Lamar Stringfield (October 10, 1897 – January 21, 1959) was a classical composer, ﬂutist, symphony conductor, and anthologist of American folk music.
He was born in Raleigh, North Carolina and studied at Mars Hill College near Asheville, North Carolina and Wake Forest University before joining the army in 1916. In the service, he played with the 105th Engineers regimental band stationed in France during World War I. He studied composition in Paris with Nadia Boulanger and later graduated with a diploma in flute performance from the Institute of Musical Art (1924), having studied with Georges Barrère. A highly respected flutist and composer of flute music, Stringfield was a founding officer of the The New York Flute Club in 1920 along with William Kincaid (later principal flutist of the Philadelphia Orchestra) and Georges Barrère of the New York Symphony Orchestra (predecessor of the New York Philharmonic). The Club has featured the world's most prominent flutists in performance and other programs for over ninety years.
Stringfield conducted orchestra concerts in Asheville beginning in the 1920s, organizing the predecessor to the Asheville Symphony Orchestra for an exhibition concert in 1927. Stringfield won the Pulitzer Travelling Fellowship for his musical composition, From the Southern Mountains in 1928. He founded the North Carolina Symphony in Chapel Hill in 1932 serving as conductor until 1938. He was associate conductor at the Radio City Music Hall for the 1938–1939 season, was appointed Music Director of the Charlotte Symphony in 1945 and conductor of the Knoxville Symphony Orchestra in 1946, serving for only one season before returning to conduct the Charlotte Symphony for the 1948–1949 season. Guest conducting engagements included the National Symphony Orchestra (November 13, 1932), United States Navy Band in 1936, the Miami Symphony, New York Civic and Festival Orchestras, in addition to numerous other regional orchestras.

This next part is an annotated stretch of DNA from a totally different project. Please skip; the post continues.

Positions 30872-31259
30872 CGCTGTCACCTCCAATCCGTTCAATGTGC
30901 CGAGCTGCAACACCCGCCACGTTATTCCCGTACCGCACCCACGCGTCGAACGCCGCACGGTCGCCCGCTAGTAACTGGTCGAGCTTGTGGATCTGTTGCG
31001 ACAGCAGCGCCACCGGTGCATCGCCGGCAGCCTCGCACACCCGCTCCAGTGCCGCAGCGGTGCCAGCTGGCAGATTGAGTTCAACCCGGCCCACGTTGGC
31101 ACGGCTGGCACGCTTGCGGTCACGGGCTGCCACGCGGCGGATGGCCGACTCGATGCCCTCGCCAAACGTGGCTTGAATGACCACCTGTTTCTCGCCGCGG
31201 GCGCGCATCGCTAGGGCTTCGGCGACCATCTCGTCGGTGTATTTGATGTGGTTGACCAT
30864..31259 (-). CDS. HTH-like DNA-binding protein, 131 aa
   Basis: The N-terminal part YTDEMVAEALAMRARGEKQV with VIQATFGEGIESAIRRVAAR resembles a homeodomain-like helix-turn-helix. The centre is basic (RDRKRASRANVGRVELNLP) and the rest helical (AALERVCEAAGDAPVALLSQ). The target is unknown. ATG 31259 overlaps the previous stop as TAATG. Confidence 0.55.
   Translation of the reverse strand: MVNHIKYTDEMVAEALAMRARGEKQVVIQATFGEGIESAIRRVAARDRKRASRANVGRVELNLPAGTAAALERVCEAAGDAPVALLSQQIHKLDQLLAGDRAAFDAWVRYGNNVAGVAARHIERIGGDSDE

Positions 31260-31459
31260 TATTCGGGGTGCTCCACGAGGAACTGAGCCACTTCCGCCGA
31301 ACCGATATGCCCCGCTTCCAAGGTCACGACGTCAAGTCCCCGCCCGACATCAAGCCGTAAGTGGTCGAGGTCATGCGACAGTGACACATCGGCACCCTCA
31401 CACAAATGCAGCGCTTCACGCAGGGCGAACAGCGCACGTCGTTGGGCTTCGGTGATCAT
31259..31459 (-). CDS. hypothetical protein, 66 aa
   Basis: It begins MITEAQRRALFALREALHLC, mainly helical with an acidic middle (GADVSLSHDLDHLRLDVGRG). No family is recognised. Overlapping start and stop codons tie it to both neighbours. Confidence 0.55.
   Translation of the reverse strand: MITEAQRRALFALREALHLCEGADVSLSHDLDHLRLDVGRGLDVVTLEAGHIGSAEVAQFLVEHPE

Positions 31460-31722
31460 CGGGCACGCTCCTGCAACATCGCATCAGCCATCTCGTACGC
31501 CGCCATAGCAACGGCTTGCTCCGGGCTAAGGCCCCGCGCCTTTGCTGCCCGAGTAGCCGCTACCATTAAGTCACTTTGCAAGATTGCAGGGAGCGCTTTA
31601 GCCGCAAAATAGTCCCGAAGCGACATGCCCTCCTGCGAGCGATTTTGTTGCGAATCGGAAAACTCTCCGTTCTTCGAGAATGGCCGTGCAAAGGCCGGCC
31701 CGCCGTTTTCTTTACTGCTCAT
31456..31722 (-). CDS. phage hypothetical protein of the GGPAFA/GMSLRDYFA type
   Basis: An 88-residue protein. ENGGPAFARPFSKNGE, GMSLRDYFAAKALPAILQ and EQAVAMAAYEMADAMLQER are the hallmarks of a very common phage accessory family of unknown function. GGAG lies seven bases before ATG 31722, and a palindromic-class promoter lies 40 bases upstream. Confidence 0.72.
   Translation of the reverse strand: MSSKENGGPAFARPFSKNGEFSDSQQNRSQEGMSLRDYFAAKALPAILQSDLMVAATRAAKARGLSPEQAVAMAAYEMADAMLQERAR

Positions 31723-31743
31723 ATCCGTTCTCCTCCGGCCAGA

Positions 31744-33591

Folk music and legacy
He had a deep interest in folk music, publishing a book of arrangements of Appalachian folk songs with Bascom Lamar Lunsford in 1929 and founding the Institute of Folk Music at the University of North Carolina at Chapel Hill in 1930. Working closely with Pulitzer Prize-winning playwright Paul Eliot Greene, he contributed music for The Lost Colony (as of 2009, the United States' second longest running historical outdoor drama) in 1937 and four other works.
The Lamar Stringfield papers at the University of North Carolina Chapel Hill included Stringfield's correspondence with Robert Russell Bennett, Percy Goetschius, Edwin Franko Goldman, Morton Gould, Paul Green, Thor Johnson, Geoffrey O'Hara, Winfred Overholser, Jan Peerce, John Powell, Howard Richardson, Arthur Shepherd, and Leopold Stokowski, in addition to many of his works.
- "Marker H-94: Lamar Stringfield 1917-1959"North Carolina Department of Cultural Resources
- Hager, Peter C. (01 March 2011) "Lamar Stringfield (1897–1959): Classical composer, ﬂautist, and symphony conductor."Encyclopedia of Appalachia
- "History & Archives"New York Flute Club
- Schnyder, John. Interview by Lori Huberman and Meredith Gilliam Sunday, August 4, 1935
- "Lamar Stringfield: A Natural Showman (1946–1947)"Knoxville Symphony Official Website
- "Lamar Stringfield"The Historical Marker Database
- (15 March 1936) "Lamar Stringfield To Conduct Concert: Composer Will Take Charge of Navy Band Program"The Washington Post
- (November 26, 1932) "Music Club" Column, Burlington, N.C., Daily Times-News
- Macdowell, Wanda. (16 December 1935) "Debut is made By Orchestra: Miami Symphony Heard at High School with Stringfield"The Miami News
- De Lorenzo, Leonardo. My complete story of the flute: the instrument, the performer, the music, Tennessee Tech University Press, 1951. ISBN 0896722775
- "Lamar Stringfield papers, 1917–1959"University of North Carolina at Chapel Hill